* Trump aide tests positive to COVID-19, stimulus talks stall
* AUD -0.3%, EUR -0.3%, though both still up for week
* U.S. jobs data at 1230 GMT eyed
* Graphic: World FX rates in 2020 tmsnrt.rs/2RBWI5E
SINGAPORE, Oct 2 (Reuters) - The dollar climbed on Friday as doubts crept in about the prospects of a new U.S. stimulus package and President Donald Trump entered quarantine after a close aide caught COVID-19, prompting investors to trim bets on riskier currencies.
The dollar index rose 0.2%, though it remains set for its softest week in more than a month as stimulus hopes stoked appetite for riskier assets earlier in the week. It has lost 0.7% since last Friday’s close.
Likewise the risk-sensitive Australian dollar fell 0.4% to $0.7157 on Friday but remains up 1.8% for the week. The euro fell 0.3% to $1.1715 on Friday.
“Wait and hope or wait and worry - the market is hovering between these two,” said Bank of Singapore FX analyst Moh Siong Sim, as the stimulus deal and a Trump virus test hang in the balance, and with crucial U.S. data also due later on Friday.
Trump said on Twitter that he and first lady Melania would go into quarantine as they await their own test results after adviser Hope Hicks tested positive for COVID-19.
House Speaker Nancy Pelosi and Treasury Secretary Steven Mnuchin have also so far failed to bridge what Pelosi described as differences over dollars and values.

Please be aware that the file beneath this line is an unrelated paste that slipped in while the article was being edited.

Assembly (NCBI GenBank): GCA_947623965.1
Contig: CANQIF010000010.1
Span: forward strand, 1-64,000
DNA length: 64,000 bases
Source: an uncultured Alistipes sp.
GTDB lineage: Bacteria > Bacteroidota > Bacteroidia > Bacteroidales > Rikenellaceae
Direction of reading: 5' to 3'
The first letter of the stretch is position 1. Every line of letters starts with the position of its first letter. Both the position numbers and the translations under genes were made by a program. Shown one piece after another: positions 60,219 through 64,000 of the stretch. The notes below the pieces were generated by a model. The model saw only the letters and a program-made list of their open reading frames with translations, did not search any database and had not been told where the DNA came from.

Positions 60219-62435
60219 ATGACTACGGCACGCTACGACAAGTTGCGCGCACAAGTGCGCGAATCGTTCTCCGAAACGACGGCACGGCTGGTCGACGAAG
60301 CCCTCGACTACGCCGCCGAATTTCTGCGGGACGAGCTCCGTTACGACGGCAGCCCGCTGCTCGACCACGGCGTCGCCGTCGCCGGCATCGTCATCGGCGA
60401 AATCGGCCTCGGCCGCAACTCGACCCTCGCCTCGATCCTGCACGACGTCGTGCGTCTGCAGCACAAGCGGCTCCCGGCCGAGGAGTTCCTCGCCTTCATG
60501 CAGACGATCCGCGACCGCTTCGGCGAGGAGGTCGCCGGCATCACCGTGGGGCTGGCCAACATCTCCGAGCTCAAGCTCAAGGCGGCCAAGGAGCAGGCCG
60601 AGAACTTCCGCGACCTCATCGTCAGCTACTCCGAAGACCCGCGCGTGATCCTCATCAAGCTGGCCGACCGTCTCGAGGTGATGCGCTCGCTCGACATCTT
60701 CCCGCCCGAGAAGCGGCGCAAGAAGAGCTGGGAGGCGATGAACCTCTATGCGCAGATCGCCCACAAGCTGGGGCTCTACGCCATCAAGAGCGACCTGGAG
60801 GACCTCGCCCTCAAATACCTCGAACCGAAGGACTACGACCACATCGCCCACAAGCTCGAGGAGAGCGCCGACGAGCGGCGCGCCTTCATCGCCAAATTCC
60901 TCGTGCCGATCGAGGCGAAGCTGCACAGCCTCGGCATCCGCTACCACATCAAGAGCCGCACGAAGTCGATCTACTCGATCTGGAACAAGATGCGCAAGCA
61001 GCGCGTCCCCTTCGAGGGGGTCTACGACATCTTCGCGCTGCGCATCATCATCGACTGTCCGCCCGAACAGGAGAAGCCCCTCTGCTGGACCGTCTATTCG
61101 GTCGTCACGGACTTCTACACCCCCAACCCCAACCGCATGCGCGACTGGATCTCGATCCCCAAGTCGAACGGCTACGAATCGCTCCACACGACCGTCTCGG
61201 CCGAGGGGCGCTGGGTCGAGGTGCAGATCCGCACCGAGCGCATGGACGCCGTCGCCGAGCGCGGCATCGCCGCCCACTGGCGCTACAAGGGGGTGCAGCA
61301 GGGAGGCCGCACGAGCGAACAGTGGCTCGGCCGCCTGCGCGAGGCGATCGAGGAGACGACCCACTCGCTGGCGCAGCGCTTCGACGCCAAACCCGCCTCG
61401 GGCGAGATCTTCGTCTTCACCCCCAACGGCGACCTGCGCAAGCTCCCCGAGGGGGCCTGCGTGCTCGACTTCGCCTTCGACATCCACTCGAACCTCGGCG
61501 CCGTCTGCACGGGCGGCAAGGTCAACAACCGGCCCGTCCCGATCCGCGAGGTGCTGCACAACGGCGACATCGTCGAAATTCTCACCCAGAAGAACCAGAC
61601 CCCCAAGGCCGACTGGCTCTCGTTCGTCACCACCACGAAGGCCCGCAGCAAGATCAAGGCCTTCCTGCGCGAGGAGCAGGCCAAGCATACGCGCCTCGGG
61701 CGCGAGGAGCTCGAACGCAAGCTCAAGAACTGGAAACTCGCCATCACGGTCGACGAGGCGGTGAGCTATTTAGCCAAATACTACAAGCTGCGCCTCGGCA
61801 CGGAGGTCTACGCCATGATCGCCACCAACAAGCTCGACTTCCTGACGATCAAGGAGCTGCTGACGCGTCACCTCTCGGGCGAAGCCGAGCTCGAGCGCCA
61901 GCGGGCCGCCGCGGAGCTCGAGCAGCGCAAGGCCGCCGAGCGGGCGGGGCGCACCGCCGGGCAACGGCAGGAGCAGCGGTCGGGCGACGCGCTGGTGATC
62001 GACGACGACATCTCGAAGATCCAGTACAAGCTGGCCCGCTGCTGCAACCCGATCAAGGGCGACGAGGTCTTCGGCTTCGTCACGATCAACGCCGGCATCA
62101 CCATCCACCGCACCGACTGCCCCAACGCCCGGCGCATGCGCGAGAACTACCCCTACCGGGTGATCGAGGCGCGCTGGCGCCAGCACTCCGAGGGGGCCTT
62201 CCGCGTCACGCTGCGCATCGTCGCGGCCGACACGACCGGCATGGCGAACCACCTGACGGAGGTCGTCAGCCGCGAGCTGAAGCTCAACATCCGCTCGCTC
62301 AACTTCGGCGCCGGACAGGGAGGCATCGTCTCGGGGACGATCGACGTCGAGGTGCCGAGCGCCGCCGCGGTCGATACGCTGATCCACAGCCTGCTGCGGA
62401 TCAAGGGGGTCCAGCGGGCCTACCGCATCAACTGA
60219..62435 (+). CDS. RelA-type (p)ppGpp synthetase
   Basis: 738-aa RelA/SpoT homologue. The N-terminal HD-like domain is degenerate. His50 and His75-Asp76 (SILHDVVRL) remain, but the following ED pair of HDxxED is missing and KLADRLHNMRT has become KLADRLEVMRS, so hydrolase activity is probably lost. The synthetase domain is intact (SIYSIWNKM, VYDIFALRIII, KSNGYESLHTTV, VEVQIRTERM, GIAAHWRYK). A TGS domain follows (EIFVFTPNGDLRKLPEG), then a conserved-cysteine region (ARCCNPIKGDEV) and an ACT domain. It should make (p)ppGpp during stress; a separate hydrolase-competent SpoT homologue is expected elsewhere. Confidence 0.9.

Analysts view their talks as a last-gasp effort to secure relief ahead of the Nov. 3 election for tens of millions of Americans and business including U.S. airlines, which have begun furloughing over 32,000 workers.
“Markets surely remain susceptible to the lack of a deal this side of the election,” said National Australia Bank’s head of foreign exchange strategy, Ray Attrill.
The safe-haven Japanese yen ticked lower on Friday, easing 0.1% to 105.64 per dollar. But it has not been swept up in the week’s positive mood and is flat for the week. Sterling remained under pressure on Friday after sinking on Thursday as the European Union began legal proceedings over a British plan to override parts of their divorce deal.
The pound was last down 0.2% at $1.2859.
“Both the US fiscal stimulus and Brexit negotiations are not closer to a deal,” said OCBC Bank strategist Terence Wu in Singapore.
Investors are also watching with concern as coronavirus infection rates climb in Europe and the United States, while awaiting U.S. labour figures for a read-out on the economic recovery.
U.S. non-farm payrolls likely increased by 850,000 jobs in September, according to a Reuters survey of economists. That would leave employment 10.7 million below its level in February. Data is due at 1230 GMT.
In the United States, a record increase in new cases in Wisconsin on Thursday fanned fears of hospitals there being overwhelmed.
Elsewhere, Madrid will become the first European capital to go back into lockdown in coming days to fight a steep surge in cases.
Commodities, notably copper and crude oil, slid on persistent worries about global growth.
“Let’s not get ahead of ourselves in terms of market sentiment, and we think it is too early to re-embrace the risk-on / weak dollar dynamic just yet,” said OCBC’s Wu. (Reporting by Tom Westbrook; Editing by Stephen Coates & Simon Cameron-Moore)
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